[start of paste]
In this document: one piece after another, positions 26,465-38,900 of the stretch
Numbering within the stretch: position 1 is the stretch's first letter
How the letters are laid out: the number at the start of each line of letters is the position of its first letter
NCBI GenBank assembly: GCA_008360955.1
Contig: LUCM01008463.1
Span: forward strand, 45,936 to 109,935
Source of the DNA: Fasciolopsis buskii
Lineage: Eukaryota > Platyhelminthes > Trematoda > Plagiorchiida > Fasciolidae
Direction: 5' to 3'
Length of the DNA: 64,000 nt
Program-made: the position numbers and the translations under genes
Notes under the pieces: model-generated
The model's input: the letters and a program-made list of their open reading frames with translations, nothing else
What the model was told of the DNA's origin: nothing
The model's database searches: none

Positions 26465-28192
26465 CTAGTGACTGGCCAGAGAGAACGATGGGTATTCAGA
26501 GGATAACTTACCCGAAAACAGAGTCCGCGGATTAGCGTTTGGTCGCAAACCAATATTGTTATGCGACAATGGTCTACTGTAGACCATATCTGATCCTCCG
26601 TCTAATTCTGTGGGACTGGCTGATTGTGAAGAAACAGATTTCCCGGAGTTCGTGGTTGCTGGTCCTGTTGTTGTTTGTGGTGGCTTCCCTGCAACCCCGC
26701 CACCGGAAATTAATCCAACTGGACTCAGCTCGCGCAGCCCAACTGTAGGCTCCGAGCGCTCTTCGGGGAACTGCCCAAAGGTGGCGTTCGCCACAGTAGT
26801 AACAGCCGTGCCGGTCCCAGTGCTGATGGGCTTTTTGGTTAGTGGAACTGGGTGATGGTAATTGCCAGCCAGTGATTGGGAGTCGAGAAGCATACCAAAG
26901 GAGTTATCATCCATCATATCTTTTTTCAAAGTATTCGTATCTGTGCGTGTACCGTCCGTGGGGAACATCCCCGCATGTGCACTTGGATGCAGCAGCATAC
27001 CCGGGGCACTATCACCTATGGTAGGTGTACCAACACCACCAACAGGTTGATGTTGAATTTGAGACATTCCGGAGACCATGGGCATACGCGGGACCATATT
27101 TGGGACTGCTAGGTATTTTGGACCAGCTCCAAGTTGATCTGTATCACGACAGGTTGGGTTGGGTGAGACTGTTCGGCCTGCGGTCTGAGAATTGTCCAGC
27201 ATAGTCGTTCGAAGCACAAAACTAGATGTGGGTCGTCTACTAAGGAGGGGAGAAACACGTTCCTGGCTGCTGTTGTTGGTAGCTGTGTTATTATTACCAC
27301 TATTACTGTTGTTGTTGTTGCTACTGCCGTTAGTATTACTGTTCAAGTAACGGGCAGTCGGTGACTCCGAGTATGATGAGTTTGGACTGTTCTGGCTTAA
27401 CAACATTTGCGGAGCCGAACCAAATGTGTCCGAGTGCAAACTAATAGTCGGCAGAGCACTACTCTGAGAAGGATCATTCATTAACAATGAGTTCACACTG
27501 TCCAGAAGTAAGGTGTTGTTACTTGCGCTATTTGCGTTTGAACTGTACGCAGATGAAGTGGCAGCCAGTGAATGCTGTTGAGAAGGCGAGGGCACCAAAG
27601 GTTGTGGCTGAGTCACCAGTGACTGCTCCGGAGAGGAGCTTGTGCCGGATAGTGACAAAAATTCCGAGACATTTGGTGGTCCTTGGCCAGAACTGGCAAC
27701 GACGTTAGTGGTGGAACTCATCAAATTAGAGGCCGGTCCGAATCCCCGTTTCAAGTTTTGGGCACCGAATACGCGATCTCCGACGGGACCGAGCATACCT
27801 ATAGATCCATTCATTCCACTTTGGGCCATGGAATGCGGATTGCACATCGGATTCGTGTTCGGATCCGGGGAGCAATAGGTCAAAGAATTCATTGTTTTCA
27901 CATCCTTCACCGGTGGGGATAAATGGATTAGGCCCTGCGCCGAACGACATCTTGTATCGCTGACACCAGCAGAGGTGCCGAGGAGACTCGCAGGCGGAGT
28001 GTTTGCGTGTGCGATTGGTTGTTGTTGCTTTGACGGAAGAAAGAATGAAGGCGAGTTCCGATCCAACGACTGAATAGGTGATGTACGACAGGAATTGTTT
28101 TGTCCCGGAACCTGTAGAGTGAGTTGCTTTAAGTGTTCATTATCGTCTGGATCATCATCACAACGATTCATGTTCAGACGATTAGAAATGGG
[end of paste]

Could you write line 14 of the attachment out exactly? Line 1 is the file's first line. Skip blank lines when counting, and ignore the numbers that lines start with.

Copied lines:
What the model was told of the DNA's origin: nothing